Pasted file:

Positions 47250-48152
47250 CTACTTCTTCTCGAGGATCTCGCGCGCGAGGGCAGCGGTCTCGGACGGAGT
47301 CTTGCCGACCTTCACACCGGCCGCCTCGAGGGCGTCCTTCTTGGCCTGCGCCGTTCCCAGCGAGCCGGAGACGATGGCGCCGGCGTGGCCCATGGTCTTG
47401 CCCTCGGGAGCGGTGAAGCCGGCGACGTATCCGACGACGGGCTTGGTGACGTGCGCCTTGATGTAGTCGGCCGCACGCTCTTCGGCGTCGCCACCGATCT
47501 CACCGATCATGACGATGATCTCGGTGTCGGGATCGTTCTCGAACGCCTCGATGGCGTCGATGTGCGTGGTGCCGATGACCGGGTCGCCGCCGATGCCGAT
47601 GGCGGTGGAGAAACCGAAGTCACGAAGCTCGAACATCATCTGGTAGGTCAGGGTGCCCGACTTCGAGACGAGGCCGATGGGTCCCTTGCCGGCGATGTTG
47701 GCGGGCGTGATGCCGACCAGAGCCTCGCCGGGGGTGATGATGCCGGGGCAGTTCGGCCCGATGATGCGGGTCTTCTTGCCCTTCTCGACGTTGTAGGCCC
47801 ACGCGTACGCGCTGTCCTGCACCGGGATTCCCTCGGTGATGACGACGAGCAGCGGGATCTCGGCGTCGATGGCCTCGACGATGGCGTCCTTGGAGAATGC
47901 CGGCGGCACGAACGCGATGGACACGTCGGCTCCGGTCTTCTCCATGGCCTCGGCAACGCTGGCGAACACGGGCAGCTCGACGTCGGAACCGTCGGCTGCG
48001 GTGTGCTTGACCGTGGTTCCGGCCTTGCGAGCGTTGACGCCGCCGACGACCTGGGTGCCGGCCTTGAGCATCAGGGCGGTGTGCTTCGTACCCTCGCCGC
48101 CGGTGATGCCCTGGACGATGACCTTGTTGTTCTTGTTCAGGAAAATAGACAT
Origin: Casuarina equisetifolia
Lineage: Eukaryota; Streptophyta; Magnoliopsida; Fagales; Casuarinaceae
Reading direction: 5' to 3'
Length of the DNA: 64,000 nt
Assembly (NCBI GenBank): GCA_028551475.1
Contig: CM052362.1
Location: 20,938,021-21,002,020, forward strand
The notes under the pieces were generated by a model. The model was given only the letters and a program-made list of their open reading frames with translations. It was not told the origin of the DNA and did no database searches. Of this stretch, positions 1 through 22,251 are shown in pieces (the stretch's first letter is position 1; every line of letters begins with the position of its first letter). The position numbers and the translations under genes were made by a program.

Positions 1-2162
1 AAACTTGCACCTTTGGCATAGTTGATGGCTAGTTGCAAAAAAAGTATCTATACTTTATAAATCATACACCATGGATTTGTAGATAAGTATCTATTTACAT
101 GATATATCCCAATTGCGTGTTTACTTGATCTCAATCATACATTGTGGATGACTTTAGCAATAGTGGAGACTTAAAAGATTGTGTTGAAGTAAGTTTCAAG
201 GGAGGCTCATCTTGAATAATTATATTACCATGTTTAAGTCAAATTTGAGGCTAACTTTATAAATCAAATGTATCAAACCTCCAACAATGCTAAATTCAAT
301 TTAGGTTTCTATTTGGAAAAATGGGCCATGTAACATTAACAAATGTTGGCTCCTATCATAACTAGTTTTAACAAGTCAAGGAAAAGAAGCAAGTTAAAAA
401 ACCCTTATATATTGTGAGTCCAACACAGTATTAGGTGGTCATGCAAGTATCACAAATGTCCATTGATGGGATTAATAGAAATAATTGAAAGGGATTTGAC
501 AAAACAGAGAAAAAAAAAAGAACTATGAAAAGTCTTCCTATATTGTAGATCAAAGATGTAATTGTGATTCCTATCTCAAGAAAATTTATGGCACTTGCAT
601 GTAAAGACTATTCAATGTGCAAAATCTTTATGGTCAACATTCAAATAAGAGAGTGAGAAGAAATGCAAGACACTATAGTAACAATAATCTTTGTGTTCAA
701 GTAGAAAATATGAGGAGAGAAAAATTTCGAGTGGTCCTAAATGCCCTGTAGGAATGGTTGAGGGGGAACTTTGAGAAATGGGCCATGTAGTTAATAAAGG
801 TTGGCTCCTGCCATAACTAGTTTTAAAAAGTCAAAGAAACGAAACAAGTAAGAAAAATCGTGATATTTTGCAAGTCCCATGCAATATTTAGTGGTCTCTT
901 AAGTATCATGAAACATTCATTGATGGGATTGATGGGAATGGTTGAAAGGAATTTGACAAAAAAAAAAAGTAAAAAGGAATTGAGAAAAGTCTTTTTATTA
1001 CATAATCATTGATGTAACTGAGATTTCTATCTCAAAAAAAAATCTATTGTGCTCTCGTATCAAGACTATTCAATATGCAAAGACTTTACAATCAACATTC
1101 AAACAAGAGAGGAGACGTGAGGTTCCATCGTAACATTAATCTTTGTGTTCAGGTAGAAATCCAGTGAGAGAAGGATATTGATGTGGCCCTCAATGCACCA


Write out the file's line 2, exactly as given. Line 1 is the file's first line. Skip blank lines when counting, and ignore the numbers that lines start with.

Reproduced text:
47250 CTACTTCTTCTCGAGGATCTCGCGCGCGAGGGCAGCGGTCTCGGACGGAGT